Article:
That philosophy calls for putting aside results of surveys taken before the economic downturn that showed customers were willing to pay more for bigger-name talent. That recently meant cover charges of $10 to $16 per night to see performers such as Dizzy Gillespie or Lionel Hampton - prices that were considered high for Seattle but were far less than other major markets such as New York, where sets at well-known jazz clubs run $25 or more.

But with the downturn, Dimitriou found more of his customers' checks bouncing and credit cards being rejected. Worse yet, fewer customers were showing up for the gigs, culminating when nearly 200 people with dinner reservations failed to show up for keyboardist David Benoit's visit during the week of rioting in Los Angeles and rowdiness in Seattle sparked by the Rodney King verdict.

Having booked talent based on the hope that business would be better, Dimitriou lost money on some acts. That caused him to make some changes: He is cutting his cover charges to between $5 and $8, adding lower-priced menu items, lowering second-set cover charges, allowing children under 12 in free and featuring local talent on Monday nights to attract new customers. He's also bringing in performers who are less known outside traditional jazz circles.

"The music has to make itself affordable by having people who may not have the name recognition of a Harry Connick Jr. but who certainly can produce the goods, the music," he said.

A downturn in business during April and May sowed seeds of rumors that Jazz Alley was on the auction block.

The rumors spread when a real estate agent called, asking if the club was for sale. Dimitriou, having expressed an interest in spending more time with his 3 1/2-year-old son, Ari, said he would consider taking a minority interest in the club or selling it if he received an offer he couldn't refuse.

After the Journal ad ran, Dimitriou said he fielded numerous calls from those who have known him over the years, wondering if he had reached his peak in the business. Not so, he said. "We have no buyers, we are not pursuing or being pursued," he said. "We're very happy here.

Revenues at the club have grown from $700,000 in 1979 to $1.5 million in 1991, its best year.

Seldom does Jazz Alley make money on cover charges, Dimitriou said, since performers get up to 90 percent of the cover. An act usually costs between $8,000 to $15,000 (but can go as high as $30,000) for a weeklong stay in Seattle. In addition, Jazz Alley covers the cost of air fare, meals and accommodations.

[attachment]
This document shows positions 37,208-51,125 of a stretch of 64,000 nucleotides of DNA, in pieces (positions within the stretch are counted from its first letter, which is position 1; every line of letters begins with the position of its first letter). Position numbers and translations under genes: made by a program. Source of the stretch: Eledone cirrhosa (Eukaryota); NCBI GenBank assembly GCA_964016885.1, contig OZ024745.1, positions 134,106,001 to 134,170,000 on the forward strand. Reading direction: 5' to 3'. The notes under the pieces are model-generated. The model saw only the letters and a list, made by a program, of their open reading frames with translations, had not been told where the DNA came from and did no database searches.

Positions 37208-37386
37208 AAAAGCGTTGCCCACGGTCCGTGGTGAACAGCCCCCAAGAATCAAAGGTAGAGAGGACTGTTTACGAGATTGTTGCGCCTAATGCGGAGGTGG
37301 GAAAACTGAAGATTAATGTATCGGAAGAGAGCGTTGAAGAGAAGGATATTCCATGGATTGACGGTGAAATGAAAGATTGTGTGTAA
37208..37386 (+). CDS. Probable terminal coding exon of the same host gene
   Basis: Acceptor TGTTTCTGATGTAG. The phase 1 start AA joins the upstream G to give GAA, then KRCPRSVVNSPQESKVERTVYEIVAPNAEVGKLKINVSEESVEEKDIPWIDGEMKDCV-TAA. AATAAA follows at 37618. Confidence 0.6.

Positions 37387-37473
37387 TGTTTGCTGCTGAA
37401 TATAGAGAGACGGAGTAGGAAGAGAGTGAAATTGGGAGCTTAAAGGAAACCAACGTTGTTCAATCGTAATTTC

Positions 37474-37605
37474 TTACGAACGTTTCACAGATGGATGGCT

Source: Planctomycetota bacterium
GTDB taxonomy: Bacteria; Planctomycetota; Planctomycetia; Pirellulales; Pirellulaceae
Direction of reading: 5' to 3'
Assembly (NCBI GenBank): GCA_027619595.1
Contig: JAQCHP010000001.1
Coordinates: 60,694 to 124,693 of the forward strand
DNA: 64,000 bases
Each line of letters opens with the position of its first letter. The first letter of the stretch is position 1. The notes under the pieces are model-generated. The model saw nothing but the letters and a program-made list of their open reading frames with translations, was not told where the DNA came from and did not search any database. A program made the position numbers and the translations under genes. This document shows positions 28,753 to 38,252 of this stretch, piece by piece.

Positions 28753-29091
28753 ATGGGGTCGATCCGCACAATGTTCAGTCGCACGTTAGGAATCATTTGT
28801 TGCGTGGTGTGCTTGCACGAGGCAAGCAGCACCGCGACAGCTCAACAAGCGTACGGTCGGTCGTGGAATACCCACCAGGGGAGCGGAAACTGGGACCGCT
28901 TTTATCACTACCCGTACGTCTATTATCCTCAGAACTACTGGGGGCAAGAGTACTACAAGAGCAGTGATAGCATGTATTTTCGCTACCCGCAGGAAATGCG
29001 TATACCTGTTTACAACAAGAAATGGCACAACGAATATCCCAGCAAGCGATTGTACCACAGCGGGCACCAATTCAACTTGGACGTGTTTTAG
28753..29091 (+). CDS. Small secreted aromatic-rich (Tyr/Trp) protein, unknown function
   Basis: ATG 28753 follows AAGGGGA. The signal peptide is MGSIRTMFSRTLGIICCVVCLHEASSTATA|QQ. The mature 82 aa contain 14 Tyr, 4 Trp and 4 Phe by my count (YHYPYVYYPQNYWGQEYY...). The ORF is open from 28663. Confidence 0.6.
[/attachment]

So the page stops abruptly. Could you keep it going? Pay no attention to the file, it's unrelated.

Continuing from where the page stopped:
Jazz Alley, with its large stage, theatrical lighting and sophisticated sound system, relies on volume to turn a profit. The club is unusual in that it seats a large number of people, 250, and serves a full dinner menu.

"I think Jazz Alley represents what jazz clubs have to do to survive," said Jim Wilke, host of "Jazz After Hours", a syndicated program heard locally on KPLU-FM. "It's one of the most attractive jazz clubs one encounters anywhere. It has great sight lines and sound. I don't know what more you could ask for in the comfort of a club."

Musicians tend to agree."I think it's the best jazz club in the country. It's the only one I play," said pianist Dr. Billy Taylor, a leading spokesman for the nation's original art form.

Tuesday, August 18, 2015

John Cage and Marcel Duchamp

Dreams that Money can Buy: a film by Hans Richter with many artists. This is a Duchamp's fragment with music by John Cage.

Monday, August 17, 2015

Listen to this

In 2008, New Yorker music critic Alex Ross published The Rest Is Noise: Listening to the Twentieth Century — a remarkable historical and social context for contemporary music, which went on to become one of the most influential music history books ever written. Last fall, Ross released his highly anticipated sequel: Listen to This — an outstanding effort to explain and understand the world through its musical proclivities, from European opera to Chinese classical music to Bjork. Though the book, an anthology of the author’s most acclaimed essays with a deeper focus on classical music, is further removed from neuroscience than the rest on this list, Ross’s astute observations on the emotional and social experience of music make it an indispensable addition nonetheless.